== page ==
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The quiet assimilators

  • 16 September 2019


Selected poems


The quiet assimilators

Take almost any street, in any modern city

And we are there. We are the substrata of society

Ever-present, the unseen lining, the padding in the crowd.

We carry our backgrounds

Closer than our wallets, effortlessly

Yet they inform our every step, invisibly.


Because unlike our children, if we have them,

We were not born in this country we call home

But seduced by the vast air, the swaying gumsAnd the freedoms they implied, we chose to come.We bought into the Australian Dream, packaging and all,

Shook off the reassuring, cloying familial ties

Jumped through immigration hoops

Applied for visas and lingered in alien passport queues

Later sealing our legitimacy in citizenship statusAnd all the while, getting used to new waysOf doing things.


We have assimilated, oh God have we assimilated

Tailoring ourselves to blend in how we dress,Our turns of speech, its intonation, and countless other ways

Or so we let ourselves believe

(Until a chance remark, 'And where is your accent from?'Undoes us in a second.)


So we try just that bit harder, and

Encourage our children, if we have them, just that bit more.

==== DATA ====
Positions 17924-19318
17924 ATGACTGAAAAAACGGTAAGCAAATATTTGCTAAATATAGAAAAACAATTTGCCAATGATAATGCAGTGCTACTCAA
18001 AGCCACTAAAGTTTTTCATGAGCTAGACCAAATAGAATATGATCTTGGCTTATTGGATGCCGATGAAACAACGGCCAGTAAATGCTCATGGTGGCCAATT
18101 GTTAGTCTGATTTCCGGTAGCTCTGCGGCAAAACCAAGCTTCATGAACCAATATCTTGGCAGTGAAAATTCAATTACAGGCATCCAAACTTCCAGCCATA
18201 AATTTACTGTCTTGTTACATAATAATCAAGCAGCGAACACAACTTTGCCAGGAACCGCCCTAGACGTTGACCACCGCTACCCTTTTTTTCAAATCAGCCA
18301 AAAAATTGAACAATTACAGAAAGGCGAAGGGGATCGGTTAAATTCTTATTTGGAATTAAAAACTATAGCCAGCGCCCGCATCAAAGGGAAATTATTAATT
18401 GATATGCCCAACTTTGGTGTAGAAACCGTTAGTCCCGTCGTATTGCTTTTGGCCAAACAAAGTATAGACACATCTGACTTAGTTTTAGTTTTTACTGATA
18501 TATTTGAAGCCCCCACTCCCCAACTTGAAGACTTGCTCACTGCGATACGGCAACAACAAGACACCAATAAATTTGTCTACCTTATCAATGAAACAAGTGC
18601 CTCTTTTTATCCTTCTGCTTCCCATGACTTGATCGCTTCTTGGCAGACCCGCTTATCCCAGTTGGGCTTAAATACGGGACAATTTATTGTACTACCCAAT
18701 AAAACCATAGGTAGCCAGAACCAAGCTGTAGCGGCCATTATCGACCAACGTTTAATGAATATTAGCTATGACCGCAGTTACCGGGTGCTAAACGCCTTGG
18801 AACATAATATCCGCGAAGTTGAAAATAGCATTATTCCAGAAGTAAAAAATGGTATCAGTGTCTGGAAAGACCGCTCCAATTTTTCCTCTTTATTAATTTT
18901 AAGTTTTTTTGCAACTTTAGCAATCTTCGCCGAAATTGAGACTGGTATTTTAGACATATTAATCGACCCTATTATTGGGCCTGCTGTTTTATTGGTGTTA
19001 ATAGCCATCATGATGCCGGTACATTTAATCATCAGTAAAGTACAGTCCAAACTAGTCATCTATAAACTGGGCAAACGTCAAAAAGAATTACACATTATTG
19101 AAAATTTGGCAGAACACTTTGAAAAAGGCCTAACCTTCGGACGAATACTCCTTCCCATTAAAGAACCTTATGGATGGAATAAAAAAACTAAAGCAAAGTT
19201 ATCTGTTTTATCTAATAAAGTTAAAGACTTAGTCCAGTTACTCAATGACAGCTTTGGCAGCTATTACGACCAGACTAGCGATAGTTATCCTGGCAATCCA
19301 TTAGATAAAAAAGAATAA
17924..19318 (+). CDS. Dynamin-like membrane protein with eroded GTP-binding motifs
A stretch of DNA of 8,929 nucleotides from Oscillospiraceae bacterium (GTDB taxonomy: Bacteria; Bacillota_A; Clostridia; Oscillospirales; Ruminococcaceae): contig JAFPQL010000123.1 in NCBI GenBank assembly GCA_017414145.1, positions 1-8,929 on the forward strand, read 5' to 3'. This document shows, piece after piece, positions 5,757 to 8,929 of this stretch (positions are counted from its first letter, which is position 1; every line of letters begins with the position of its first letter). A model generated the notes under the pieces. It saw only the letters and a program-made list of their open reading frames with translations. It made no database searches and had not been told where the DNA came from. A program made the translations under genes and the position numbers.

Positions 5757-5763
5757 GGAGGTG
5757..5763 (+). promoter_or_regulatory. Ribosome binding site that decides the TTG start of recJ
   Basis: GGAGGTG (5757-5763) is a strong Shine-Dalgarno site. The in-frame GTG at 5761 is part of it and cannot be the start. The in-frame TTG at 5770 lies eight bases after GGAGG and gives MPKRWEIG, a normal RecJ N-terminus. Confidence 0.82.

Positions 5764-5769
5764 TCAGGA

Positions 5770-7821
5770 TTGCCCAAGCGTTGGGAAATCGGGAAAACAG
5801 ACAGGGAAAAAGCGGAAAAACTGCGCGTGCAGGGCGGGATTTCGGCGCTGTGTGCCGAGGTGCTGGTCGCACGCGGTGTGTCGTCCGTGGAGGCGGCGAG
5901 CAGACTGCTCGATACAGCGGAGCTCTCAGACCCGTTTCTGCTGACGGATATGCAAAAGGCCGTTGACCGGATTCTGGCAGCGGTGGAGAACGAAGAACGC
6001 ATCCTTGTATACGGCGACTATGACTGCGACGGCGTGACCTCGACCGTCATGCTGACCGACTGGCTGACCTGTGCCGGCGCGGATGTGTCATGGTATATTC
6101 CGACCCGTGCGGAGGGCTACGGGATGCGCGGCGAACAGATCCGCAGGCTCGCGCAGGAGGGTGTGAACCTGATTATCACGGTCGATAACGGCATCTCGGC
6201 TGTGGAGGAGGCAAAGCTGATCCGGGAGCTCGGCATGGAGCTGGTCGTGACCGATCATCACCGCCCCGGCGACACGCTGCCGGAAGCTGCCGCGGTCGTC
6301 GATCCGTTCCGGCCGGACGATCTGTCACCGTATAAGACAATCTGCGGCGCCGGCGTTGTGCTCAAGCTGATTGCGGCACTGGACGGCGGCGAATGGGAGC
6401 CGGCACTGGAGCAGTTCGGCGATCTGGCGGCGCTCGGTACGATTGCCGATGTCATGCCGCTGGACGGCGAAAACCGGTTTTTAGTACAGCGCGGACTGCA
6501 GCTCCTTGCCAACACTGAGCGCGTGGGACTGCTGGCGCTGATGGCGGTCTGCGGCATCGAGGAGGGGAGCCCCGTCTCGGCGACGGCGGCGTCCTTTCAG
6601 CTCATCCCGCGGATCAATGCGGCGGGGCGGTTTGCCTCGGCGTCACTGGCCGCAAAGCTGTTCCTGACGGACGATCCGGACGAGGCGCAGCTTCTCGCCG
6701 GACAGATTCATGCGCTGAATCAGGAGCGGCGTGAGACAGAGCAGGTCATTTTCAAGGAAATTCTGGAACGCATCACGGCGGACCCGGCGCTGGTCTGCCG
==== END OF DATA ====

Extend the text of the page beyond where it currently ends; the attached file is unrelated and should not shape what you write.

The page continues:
The big divide, you see, never was the traditional culpritsOf language or religion (we've heard it all before),But this: that we take nothingFor granted.


Yet a kernel of obstinance buds and grows inside us

And we feel, unaccountably and frustratingly,Growing closer to the land we left behind

Acquiring a latent faithfulness to old ways, rituals and rhythms

Which fix themselves, like beacons in our penumbral minds,The way we left them years, decades perhaps, ago.


And so the circle closes, leaving us

Respectable citizens of the establishmentOutside, but wavering inside

Daring, in our weaker moments, to wonder

If we ever should have come.




A journey of sorts

You didn't see me

But I turned back

And then for years

Every time I passed that place

I'd see your crumpled form

Wheelchaired across the courtyard

Plastic bracelet pale against your wrist,

Resistance in the set of your shoulders.


Did a lifetime spent abroad

Sliced up between three continents

And all the years of travel

(good luck tiki in your inner pocket)

With its attendant rituals

Of collars pressed and briefcases clicking

Inching forwards in countless check-in queuesNodding acceptance of clunky hotel keys

Patient layers of rewritten drafts

Pencilled scribbles up and down the margin

Handshakes, boardrooms, coffee in plastic cups

Inhaling overblown officialdom

With cigarettes over too-long lunches

In that quiet way of yours — did all this

Stand you in good stead?

For this, too, was a journey of sorts.


The white gash of your hospital gown

The glow of multicolored monitors

Recording your vital functions

While nurses replenished, adjusted and tweaked

The spaghetti curls of drip